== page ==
Not only is Downton Abbey brave enough to air during the Grammys, but they have the audacity to show a double episode. LL Cool J vs. Dow-Count? That’s a fair fight if you ask me.
Bates is out of prison! Finally. He is promised is job as valet back, uprooting Thomas. The two exchange intense steely glares. Fight! Fight! Fight! Bates and Anna move from the servant living quarters to their own little cottage. They paint, decorate and turn a dump in to a home. I knew Anna had it in her.
Lady Edith, despite her father’s wishes, takes the journalist job she’s been offered. Yay, Edith! Even better? It brings her to London all the time. The icing on the cake? Her handsome editor, Michael Gregson, is clearly smitten and it seems the feeling is mutual. Turns out he is married and Edith is not happy. But his wife is a madwoman in an asylum and Michael is not legally permitted to divorce her. Let the unconventional relationship commence.
Branson finalizes the christening plans for Sybil, or Sibbie, as he refers to her. He asks Mary to be the godmother and his angry Irish brother, Kieran, is to be the godfather. Kieran is awful. Mr. Betty loves him. Robert happily bashes Catholics and the christening goes well. When Matthew ropes Branson in to helping manage the estate, he decides to stay at Downton and raise the baby there.
Matthew continues to make progress on fixing the estate and planning for the future, despite Robert acting like a total douche about it. His nagging fear that he is unable to conceive brings him to the doctor, where he runs into Mary. We find out she had a problem “down there” and had a minor surgery. Green light to move forward and start making heirs. They are as happy and in love as ever.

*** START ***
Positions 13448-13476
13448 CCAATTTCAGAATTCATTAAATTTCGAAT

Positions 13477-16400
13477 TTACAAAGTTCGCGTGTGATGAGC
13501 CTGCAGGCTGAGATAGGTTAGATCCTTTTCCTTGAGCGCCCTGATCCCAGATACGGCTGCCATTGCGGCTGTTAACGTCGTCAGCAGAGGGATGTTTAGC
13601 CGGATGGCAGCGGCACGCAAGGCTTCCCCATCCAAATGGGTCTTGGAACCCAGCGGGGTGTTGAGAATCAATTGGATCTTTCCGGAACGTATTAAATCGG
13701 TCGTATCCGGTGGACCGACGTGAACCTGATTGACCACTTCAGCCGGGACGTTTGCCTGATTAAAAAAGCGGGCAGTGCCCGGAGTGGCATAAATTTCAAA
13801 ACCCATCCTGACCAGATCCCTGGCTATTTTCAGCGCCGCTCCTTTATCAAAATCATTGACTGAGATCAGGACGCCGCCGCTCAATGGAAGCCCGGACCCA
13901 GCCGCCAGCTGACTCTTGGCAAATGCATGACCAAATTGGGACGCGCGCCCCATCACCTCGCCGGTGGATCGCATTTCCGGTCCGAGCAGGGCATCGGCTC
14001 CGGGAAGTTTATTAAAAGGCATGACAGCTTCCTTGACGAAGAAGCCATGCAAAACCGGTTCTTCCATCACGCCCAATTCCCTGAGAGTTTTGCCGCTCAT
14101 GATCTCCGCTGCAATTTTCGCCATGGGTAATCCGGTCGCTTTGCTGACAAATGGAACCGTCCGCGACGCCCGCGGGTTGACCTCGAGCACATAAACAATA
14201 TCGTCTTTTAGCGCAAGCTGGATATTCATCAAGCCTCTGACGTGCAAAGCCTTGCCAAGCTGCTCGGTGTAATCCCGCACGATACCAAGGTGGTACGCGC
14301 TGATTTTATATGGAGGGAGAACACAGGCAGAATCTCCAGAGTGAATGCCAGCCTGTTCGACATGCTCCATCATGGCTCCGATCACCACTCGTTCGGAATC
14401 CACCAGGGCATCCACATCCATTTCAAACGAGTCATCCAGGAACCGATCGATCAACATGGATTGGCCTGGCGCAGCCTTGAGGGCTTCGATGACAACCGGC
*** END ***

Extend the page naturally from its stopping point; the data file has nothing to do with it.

Isobel and Ethel are getting along nicely. Well, Isobel is. Poor Ethel is being treated like crap by everyone in town. But she’s used to it. Dow-Count steps in and secretly places an ad for Ethel to go live and work elsewhere. Isobel will miss her and resents the Dow-Count’s interference, but knows that a fresh start is in Ethel’s best interest. After some hemming and hawing, she lands a spot near where her son lives. Even better, she has the blessing of Charlie’s grandmother to visit and maintain a relationship with her son. This is indeed a happy ending to Ethel’s story.
If only things were going so smoothly with the staff. Mrs. O’Brien is unrelenting on her mission to destroy Thomas. She convinces him that Jimmy is interested. But when Thomas sneaks into Jimmy’s room, lays on top of him and kisses him, it’s clear that Jimmy is not down. Lurch walks in and witnesses the whole thing. What a mess.
There’s a lot of tattling to Carson. Carson is a hard ass, and disgusted by the gay thing, but takes pity on Thomas. He is going to let it slide. Of course Thomas no longer has a job now that Bates is back, so he’s leaving anyway. But O’Brien keeps pushing until Thomas is left with nothing and no chance of getting another job.
This is the point in the series when we finally see Thomas as a person. His struggles as a gay man during this time are poignant and when he stands up for himself, we let out a collective cheer. You’re gay and it’s okay, Thomas! After a bunch of drama, it is Bates who ultimately saves the day. He threatens O’Brien and sets things right. Through the help of Carson and Robert, Thomas gets a new position working under Carson. Junior Butler or something. And Robert makes Jimmy the first footman. I’m not clear on the hierarchy of the staff, only that it is extremely important to them.
There is only one episode left this season, but even at the end they are keeping it fresh. Enter new character Rose, a niece of the Dow-Count. We can see from the start that this curly-haired beauty will be trouble. She has a secret flapper life and gets caught cavorting with a married man. Oh yes, I like this Rose very much.
Oh yeah. There’s an awesome cricket game and they wear white and everything is lovely. Nice touch, Downton.